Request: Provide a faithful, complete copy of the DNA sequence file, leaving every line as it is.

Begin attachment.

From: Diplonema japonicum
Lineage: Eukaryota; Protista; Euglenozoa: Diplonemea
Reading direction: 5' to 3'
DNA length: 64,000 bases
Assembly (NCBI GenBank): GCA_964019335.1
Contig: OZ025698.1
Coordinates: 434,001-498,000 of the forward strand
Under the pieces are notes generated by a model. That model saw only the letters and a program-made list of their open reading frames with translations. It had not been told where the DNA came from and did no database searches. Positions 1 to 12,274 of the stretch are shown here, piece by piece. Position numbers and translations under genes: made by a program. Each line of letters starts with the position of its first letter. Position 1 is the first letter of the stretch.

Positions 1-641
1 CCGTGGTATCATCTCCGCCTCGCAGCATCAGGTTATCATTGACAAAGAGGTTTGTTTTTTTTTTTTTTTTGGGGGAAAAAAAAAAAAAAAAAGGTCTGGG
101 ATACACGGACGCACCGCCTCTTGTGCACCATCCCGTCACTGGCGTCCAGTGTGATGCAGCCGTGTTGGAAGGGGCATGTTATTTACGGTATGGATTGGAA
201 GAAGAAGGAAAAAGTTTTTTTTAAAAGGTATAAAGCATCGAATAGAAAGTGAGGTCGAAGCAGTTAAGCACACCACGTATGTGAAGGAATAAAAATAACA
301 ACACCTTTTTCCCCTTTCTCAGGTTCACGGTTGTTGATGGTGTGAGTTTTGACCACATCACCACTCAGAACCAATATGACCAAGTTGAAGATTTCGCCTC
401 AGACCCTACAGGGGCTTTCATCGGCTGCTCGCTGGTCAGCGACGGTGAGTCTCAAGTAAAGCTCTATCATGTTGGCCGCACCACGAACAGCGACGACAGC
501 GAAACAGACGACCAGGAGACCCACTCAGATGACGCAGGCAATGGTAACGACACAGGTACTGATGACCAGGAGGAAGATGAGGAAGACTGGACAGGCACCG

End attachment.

From: Diplonema japonicum
Lineage: Eukaryota; Protista; Euglenozoa: Diplonemea
Reading direction: 5' to 3'
DNA length: 64,000 bases
Assembly (NCBI GenBank): GCA_964019335.1
Contig: OZ025698.1
Coordinates: 434,001-498,000 of the forward strand
Under the pieces are notes generated by a model. That model saw only the letters and a program-made list of their open reading frames with translations. It had not been told where the DNA came from and did no database searches. Positions 1 to 12,274 of the stretch are shown here, piece by piece. Position numbers and translations under genes: made by a program. Each line of letters starts with the position of its first letter. Position 1 is the first letter of the stretch.

Positions 1-641
1 CCGTGGTATCATCTCCGCCTCGCAGCATCAGGTTATCATTGACAAAGAGGTTTGTTTTTTTTTTTTTTTTGGGGGAAAAAAAAAAAAAAAAAGGTCTGGG
101 ATACACGGACGCACCGCCTCTTGTGCACCATCCCGTCACTGGCGTCCAGTGTGATGCAGCCGTGTTGGAAGGGGCATGTTATTTACGGTATGGATTGGAA
201 GAAGAAGGAAAAAGTTTTTTTTAAAAGGTATAAAGCATCGAATAGAAAGTGAGGTCGAAGCAGTTAAGCACACCACGTATGTGAAGGAATAAAAATAACA
301 ACACCTTTTTCCCCTTTCTCAGGTTCACGGTTGTTGATGGTGTGAGTTTTGACCACATCACCACTCAGAACCAATATGACCAAGTTGAAGATTTCGCCTC
401 AGACCCTACAGGGGCTTTCATCGGCTGCTCGCTGGTCAGCGACGGTGAGTCTCAAGTAAAGCTCTATCATGTTGGCCGCACCACGAACAGCGACGACAGC
501 GAAACAGACGACCAGGAGACCCACTCAGATGACGCAGGCAATGGTAACGACACAGGTACTGATGACCAGGAGGAAGATGAGGAAGACTGGACAGGCACCG